Ignition lock cylinder replacement
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    1. #1

      Ignition lock cylinder replacement

      Hi guys,

      I did some searching and didn't find any decent discussion on this topic.

      I've come to the point where my ignition lock cylinder is broken. Per the dealership the part is 285 and labor (~2.5 hrs) is 250.

      I have several questions.

      -Does anyone have a line on how to get the part cheaper? It has to be coded so I'm guessing it can't be done much cheaper.

      -I'm considering trying to install it myself after I get the part but I can't find any write up on this topic online. Has anyone done it? Level of difficulty/special tools required?

      Thanks for any insight.

      -Evan

    2. #2
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      Had my car stolen a few years back where the thief busted up the steering column. Insurance ordered a replacement from a local wrecking company for about 75% less than new - which worked out fine. Check your local wreckers first. Good luck eh.

    3. #3
      I ended up taking the plastic cover off and tapping the cylinder with a hammer (saw this recommended somewhere). It magically worked again. On the chance it's just binding up I'm going to get some graphite in there and see if it keeps working. If it leaves me stranded somewhere that still beats paying 500+ to get it fixed if it doesn't need to be.

    4. #4
      I have the same issue w/ my 05 XC90. I've read this happens to almost all Volvo models, and no real year limit either - its widespread. Apparently the pins get worn and start to intermittently stop the key from turning, from the 0 position or from the I position. So far, i've always been able to get it to work with enough jiggling and in/out re-trys. I've read you can squirt lube, oil, graphite into the lock to help the situation, but wont solve the problem. Also read about the hammer tapping trick, but again I suspect its a bandaid rather than solution. Tech's I talked to today confirmed my assumption- not a long term fix.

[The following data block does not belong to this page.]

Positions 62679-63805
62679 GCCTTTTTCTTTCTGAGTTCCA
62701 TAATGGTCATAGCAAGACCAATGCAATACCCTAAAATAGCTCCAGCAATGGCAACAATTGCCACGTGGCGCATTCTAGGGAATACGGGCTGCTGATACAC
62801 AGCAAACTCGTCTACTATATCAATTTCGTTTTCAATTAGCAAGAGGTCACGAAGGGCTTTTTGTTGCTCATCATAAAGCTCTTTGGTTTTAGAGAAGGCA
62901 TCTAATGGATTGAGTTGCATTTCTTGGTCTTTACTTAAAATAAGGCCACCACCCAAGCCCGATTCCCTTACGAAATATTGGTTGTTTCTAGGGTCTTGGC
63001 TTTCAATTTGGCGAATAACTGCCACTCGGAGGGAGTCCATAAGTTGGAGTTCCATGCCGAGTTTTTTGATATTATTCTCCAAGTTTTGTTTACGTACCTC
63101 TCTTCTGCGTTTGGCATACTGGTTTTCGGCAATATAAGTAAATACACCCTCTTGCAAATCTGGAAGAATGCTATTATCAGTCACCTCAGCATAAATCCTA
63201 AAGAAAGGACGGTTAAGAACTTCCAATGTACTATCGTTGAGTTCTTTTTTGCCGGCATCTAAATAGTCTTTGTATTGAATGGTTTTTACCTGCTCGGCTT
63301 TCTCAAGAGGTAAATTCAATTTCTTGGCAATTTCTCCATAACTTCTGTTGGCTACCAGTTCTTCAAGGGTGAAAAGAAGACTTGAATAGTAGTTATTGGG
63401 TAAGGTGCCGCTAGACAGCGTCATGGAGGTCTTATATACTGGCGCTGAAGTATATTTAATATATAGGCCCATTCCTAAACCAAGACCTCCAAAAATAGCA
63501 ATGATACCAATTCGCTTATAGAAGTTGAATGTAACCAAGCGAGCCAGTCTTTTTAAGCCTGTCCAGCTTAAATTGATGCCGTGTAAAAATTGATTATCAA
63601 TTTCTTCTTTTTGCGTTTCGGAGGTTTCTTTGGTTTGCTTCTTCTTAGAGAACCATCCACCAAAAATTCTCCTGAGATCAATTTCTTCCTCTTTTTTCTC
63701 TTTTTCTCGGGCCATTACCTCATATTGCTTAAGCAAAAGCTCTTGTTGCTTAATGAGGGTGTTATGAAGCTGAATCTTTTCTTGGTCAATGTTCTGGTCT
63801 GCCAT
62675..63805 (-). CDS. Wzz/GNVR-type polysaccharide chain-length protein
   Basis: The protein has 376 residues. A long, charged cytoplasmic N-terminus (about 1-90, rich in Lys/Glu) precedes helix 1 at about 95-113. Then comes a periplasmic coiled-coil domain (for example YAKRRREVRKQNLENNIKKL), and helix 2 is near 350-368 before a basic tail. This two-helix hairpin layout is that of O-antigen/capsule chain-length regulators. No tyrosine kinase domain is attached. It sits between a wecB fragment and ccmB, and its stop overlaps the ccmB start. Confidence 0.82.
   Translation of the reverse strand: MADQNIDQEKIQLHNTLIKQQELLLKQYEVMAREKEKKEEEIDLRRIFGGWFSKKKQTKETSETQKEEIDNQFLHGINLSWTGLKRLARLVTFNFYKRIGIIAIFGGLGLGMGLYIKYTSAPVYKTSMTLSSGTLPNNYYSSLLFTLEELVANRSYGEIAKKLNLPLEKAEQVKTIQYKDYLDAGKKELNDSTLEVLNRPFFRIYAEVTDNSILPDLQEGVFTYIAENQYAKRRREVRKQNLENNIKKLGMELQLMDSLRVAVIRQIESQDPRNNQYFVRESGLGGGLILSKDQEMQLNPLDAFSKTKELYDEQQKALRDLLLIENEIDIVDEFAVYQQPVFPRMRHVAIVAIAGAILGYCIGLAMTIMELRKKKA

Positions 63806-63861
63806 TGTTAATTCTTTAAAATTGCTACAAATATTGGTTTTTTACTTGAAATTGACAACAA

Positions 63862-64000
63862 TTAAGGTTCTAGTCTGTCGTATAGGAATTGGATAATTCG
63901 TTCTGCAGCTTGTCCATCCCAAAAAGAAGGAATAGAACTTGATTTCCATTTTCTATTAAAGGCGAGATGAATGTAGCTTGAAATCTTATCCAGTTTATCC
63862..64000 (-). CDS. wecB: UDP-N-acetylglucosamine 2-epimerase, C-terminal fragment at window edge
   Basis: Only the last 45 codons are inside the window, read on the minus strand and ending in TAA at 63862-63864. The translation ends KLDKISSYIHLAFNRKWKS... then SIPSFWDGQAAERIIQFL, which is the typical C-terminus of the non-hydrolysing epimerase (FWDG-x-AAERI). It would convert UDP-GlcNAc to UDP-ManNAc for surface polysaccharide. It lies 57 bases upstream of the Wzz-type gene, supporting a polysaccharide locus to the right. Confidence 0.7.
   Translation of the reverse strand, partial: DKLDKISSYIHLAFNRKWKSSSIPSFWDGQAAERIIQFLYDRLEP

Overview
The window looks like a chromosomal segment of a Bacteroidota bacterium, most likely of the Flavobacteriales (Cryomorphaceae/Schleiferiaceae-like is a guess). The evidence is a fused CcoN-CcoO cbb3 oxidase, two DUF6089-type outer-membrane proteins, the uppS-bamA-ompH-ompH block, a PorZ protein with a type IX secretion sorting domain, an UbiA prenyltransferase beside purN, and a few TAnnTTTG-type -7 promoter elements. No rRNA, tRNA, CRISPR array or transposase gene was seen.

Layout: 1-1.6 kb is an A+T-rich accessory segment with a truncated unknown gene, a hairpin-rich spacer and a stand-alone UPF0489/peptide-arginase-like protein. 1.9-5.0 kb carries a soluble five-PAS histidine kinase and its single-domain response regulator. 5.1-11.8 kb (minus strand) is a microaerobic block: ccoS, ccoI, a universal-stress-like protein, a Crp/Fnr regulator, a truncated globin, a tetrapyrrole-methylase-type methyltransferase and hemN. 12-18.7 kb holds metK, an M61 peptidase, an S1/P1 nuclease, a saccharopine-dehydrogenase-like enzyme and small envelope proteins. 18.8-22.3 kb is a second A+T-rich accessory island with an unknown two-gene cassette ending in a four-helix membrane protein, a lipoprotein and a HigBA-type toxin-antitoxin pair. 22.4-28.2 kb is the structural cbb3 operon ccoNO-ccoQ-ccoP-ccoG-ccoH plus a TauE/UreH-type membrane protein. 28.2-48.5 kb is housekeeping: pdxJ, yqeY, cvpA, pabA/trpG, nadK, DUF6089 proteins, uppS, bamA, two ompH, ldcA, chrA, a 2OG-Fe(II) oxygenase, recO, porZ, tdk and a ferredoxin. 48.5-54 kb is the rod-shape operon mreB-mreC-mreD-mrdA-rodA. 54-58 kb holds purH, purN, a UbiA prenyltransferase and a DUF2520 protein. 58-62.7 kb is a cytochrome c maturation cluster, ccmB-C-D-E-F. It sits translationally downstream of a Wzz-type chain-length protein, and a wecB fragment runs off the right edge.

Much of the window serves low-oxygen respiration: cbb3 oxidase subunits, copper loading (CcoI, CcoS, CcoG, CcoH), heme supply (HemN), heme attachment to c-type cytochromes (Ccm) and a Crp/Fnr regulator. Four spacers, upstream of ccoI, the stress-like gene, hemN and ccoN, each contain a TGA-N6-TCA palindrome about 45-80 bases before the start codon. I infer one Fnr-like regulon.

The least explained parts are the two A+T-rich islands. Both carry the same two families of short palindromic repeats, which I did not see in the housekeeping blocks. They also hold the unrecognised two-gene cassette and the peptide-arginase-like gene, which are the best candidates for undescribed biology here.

I did find a write-up on the job:
      http://volvospeed.com/volvo_repairs_...nder_lock.html

      I have not tried it yet, but looks okay. I read its an hour job for a shop, and 2-3 hours in your garage with decent ability.

      Here's a site to get the part for ~ $250- www.volvowholesaleparts.com - call them for the part number for the lock cylinder for your vehicle. Just called, very friendly. Part comes with shear bolts, and comes pre-coded for your existing keys, based on your VIN (provided during checkout). Takes about a week though.

      My dealership wants approx $300 for the part, and another $300 for labor.

      Another shop I called that does Volvos recommends running a diagnostic to determine if its the lock cylinder (mechanical), or the coded chip in the key, not properly communicating w/ the anti theft. He said its most common that its a cylinder failure, and not a key issue. Also, I tried two different keys, so very unlikely its a chip issue.

      For a part that is known to fail, I dont think I would get a used part with an uncertain timeframe until IT fails and you're doing the job all over again.

    5. #5
      I will chime in as I just went through this issue in December. My car was parked at my office facing in. The car wouldn't turn past the 1st position. Car's headlights would come on, but I couldn't get it past "1" which means I couldn't get the car in neutral either. I called AAA and the guy tapped around but couldn't get it to budge. He dragged the XC90 onto his truck. I cringed. Luckily, the rear wheels are disengaged from AWD so only the front wheels dragged as the car was hoisted off the road into the bed. Instead of going to the Volvo stealer, I used a local mechanic I trust. He looked it over and determined the column had to be disassembled and the old lock cylinder replaced with a new lock cylinder and then reassembled. The cylinder HAD to come from Volvo b/c it was keyed to my original keys. The part was $282. The Labor $118. Another thing I will add is it took about 3-4 days for the ignition cylinder to come from Volvo.

    6. #6
      You might want to check this video out which goes into some detail http://vimeo.com/15161534

    7. #7

      DIY ignition lock cylinder replacement - not too bad

      I cant imagine why someone would go to that trouble (referencing the video posted above). When the lock cylinder fails, you need a new one. Band-aids like graphite, oil or hammer taps will only buy you some time- it will still fail and leave you stranded at some point in the near future. I would not recommend a used lock cylinder - you're then facing the same problem again, within an unknown timeframe. When buying new, you have two choices- new lock cylinder with generic key and no coding (as shown in the video) or new lock from Volvo with lock cylinder cut for your key, and chip coded for your fob, based on your VIN. The difference in cost is minimal, and you'll spend more than that difference getting your keys swapped, and/or having a dealer flash the chip code.